Despite the recent hype around riend.tech, some decentralized social networks are still having a hard time getting users to sign up and stay on their social media platforms.

Two executives in the decentralized social (DeSo) media space told Cointelegraph that as many as 99% of first-time users who enter DeSo end up exiting, either due to a clumsy onboarding or simply don’t know anyone.

Ed Moss, director of growth at Layer-1 blockchain company DeSo, said that the process of transferring cryptocurrencies from an exchange to a wallet with a Chrome extension installed, and then paying a high gas fee to trade on-chain or across-chain is: for the first time It is tedious and expensive for users to use.

“We found that 99% of mainstream users give up at the first step, so it was critical to simplify the process.”

So one of the most important factors is making sure the onboarding process is as frictionless as possible, Moss said.

But according to Suhail Kakar, creator of the DeSo app Onboard, the problems may have started even before that.

Kakar explained that because users need to be familiar with blockchain, smart contracts and wallets before signing up, they are often shy away from taking the first step.

“A party where you don’t know anyone.”

Catching up with the massive network effects of web2 social platforms like Facebook, Instagram, and X (formerly Twitter) is no easy feat either.

DeSo apps will take more time to build community, Kakal said, because being present in these apps is “kind of like going to a party where you don’t know anyone.”

He believes that as more and more top creators and influencers move on-chain, this could be an inflection point, as users will eventually follow where high-quality content goes.

April data programme Facebook, Instagram, and Twitter have approximately 2.98 billion, 2.0 billion, and 372.9 million monthly active users, respectively. In comparison, Odysee, the most visited decentralized social media network, averaged just 5.3 million monthly unique users between January and April. according to to CoinGecko.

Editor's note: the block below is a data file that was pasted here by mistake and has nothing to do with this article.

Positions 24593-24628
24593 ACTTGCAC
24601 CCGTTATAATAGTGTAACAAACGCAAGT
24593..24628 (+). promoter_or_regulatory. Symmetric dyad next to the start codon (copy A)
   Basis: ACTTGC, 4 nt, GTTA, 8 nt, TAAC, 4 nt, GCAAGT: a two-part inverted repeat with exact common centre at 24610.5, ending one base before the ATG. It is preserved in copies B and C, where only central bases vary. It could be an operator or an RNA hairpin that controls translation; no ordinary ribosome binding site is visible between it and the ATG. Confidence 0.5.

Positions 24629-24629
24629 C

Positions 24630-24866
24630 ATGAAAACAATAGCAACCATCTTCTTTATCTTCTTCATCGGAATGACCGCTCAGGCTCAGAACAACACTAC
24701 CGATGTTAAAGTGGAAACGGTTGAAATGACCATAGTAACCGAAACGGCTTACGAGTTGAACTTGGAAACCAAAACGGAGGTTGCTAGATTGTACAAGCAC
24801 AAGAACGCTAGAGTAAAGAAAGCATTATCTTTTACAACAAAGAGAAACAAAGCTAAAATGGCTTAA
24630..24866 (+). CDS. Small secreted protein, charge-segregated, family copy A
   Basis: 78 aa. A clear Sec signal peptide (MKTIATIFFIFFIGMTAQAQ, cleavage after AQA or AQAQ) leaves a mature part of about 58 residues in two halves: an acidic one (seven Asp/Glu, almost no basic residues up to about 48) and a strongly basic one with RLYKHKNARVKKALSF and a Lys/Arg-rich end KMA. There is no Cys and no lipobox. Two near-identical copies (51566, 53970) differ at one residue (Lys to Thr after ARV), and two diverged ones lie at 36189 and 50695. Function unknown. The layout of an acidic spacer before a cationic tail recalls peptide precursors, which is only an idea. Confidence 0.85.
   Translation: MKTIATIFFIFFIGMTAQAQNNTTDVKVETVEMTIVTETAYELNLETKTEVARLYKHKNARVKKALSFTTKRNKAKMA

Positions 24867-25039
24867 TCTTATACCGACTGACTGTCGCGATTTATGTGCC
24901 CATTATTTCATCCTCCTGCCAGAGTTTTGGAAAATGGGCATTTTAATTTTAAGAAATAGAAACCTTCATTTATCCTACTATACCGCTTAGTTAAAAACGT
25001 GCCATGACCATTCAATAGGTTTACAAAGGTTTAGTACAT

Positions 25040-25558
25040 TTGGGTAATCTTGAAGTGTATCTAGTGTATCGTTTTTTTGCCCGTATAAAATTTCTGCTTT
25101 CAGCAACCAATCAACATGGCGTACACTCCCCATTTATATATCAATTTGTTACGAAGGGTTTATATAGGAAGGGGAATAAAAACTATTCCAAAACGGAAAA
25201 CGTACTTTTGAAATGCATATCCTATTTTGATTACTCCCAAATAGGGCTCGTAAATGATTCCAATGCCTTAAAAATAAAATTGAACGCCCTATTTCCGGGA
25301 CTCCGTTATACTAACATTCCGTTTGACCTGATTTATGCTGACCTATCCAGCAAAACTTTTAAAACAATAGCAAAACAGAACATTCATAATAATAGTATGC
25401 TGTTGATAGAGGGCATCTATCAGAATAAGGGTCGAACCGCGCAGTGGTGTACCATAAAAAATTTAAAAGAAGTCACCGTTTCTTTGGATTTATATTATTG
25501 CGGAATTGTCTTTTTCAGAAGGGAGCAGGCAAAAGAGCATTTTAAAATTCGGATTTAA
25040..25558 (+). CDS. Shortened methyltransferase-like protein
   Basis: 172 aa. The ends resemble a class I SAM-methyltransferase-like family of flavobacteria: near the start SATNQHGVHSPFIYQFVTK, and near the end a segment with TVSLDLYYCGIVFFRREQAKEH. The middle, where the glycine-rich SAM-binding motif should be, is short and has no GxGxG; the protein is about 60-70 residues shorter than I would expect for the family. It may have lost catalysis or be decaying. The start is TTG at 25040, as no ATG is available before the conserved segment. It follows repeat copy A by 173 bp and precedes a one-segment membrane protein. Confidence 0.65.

Average monthly active users of decentralized social media platforms from January to April. Source: CoinGecko

According to Moss, another reason decentralized social media has not yet taken off is that ethereum and other smart contract platforms were not purpose-built to provide large-scale social media applications.

The ideal solution would be to build a “mass storage” or “infinite state” blockchain capable of storing and indexing large amounts of data at the lowest possible cost, he explained:

“This is what social applications need to store actions like ‘posts’, ‘likes’, ‘follows’, ‘comments’ and ‘social graphs’ directly on-chain, enabling Complete decentralization of the government.”

Without it, Moss argues, end users may never truly own their content, identity and social graph.

What are the trends in Friend.tech?

Meanwhile, Base-based social platform Friend.tech has also seen strong usage over the past week.

The platform allows creators to connect with audiences through tokenized following, where a creator’s influence is represented in shares or keys that can be traded for access to exclusive private chat rooms.

Friend.tech has attracted more than 85,000 users across more than 127,000 wallets, which collectively sent more than 630,000 requests to the network since launching earlier this month, according to to CoinGecko.

related: Decentralized social media is a game changer for creator monetization — Web3 exec

However, other industry experts believe the model could become a fad that lasts six to eight weeks.

Sales revenue of decentralized social media networks is expected to reach $12.1 billion by 2023 and is expected to exceed $101 billion by 2033, at a CAGR of 23.6%, according to Future market insights.

Other decentralized social media networks include Jack Dorsey’s Bluesky (a decentralized Twitter alternative), Mastodon, and Lens Protocol.

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